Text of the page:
Brian Schneider is a catcher who can catch the ball. His at-bats end with collective sighs of disgust. His voice is surprisingly high pitched. For a time, it was believed he somehow made Vance Worley better. He doesn’t.
But he can catch the ball, and knows how to lay a rough tag on a squeeze play, apparently, which is why he’s the catcher. Or a catcher. He’s not the one you want. Which is why Chooch exists. As a partially offensive, mostly staff-managing pro, Chooch protects us from having to watch Brian Schneider hit every night. Can you even imagine? This nuclear offense having to deal with a weak-swinging bench player in its midst? They’d suck!
Which is not to say that Schneider’s timely single last night wasn’t appreciated. I’m sure the Padres would have appreciated it a little more if it had just been a double play like all the other piss ant Schneider-sponsored grounders like all the others before it (it was his first hit of the year), but nonetheless, hey. Thanks to an ill-advised wager with my girlfriend based on the outcome of that at-bat, I now have to wear a home made Schneider shirsey to the next Phils game I go to. So everybody’s pretty excited about that.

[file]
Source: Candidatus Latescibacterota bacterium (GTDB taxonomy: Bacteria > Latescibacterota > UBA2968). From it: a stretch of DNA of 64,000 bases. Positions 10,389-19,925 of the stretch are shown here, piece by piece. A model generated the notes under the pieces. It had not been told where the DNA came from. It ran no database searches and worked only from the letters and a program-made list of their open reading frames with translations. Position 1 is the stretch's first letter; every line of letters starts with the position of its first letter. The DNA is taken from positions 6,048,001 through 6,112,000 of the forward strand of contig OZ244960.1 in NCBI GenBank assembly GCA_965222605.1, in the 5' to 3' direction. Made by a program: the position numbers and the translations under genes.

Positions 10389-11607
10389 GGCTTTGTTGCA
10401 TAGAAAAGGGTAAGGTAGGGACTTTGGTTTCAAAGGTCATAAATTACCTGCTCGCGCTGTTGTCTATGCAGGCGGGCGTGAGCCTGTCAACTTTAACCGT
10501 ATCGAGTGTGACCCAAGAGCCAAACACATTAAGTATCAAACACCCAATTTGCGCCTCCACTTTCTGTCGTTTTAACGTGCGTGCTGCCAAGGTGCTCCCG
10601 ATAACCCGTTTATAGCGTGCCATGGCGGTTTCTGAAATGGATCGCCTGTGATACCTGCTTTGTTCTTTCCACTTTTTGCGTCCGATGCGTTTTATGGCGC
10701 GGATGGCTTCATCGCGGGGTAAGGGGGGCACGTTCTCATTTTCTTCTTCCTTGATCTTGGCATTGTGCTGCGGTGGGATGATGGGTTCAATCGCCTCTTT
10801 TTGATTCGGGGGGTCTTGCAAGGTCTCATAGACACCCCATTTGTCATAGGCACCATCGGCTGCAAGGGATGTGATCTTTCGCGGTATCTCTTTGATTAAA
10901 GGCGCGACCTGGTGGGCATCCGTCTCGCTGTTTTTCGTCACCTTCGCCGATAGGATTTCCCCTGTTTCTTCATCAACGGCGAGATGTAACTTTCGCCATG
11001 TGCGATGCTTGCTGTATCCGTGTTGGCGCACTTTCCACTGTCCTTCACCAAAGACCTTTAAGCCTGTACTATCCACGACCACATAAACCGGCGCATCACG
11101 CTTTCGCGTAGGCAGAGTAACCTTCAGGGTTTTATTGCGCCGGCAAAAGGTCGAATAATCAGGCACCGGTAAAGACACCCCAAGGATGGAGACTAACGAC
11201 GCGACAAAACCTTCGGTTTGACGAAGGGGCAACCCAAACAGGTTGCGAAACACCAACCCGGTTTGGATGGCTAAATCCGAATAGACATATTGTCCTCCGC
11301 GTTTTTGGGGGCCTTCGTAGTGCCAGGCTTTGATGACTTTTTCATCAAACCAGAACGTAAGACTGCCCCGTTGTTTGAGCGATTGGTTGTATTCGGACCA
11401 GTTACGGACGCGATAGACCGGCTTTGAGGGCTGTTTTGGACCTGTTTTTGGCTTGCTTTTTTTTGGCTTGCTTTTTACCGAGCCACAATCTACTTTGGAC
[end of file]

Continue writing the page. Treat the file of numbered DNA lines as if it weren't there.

The point is, Brian is a nice guy, whose capability can go as low as “intolerable” and about as high as “Heyyyrrrmm. Mmm.”
Having to rely on him for offense is useless. Having no other choice except for him is scary. And Chooch, sadly, has done that, thanks to a sore wrist. Which doesn’t sound that serious, until you’re told that it started after human cinder truck Will Venable came barreling into him in the first game of this Padres series, after which Chooch “…couldn’t grip a bat.” He seems to be hoping it’s just one of those 24-hour wrist injuries. Judging by today’s lineup, it won’t be.
Is this the beginning of yet another player’s individual saga, written with falsehoods and grimaces; masterminded by the front office and cackled about by Ruben Amaro on the golf course?
Well. Even if it is.
Brian Schneider is a real nice guy.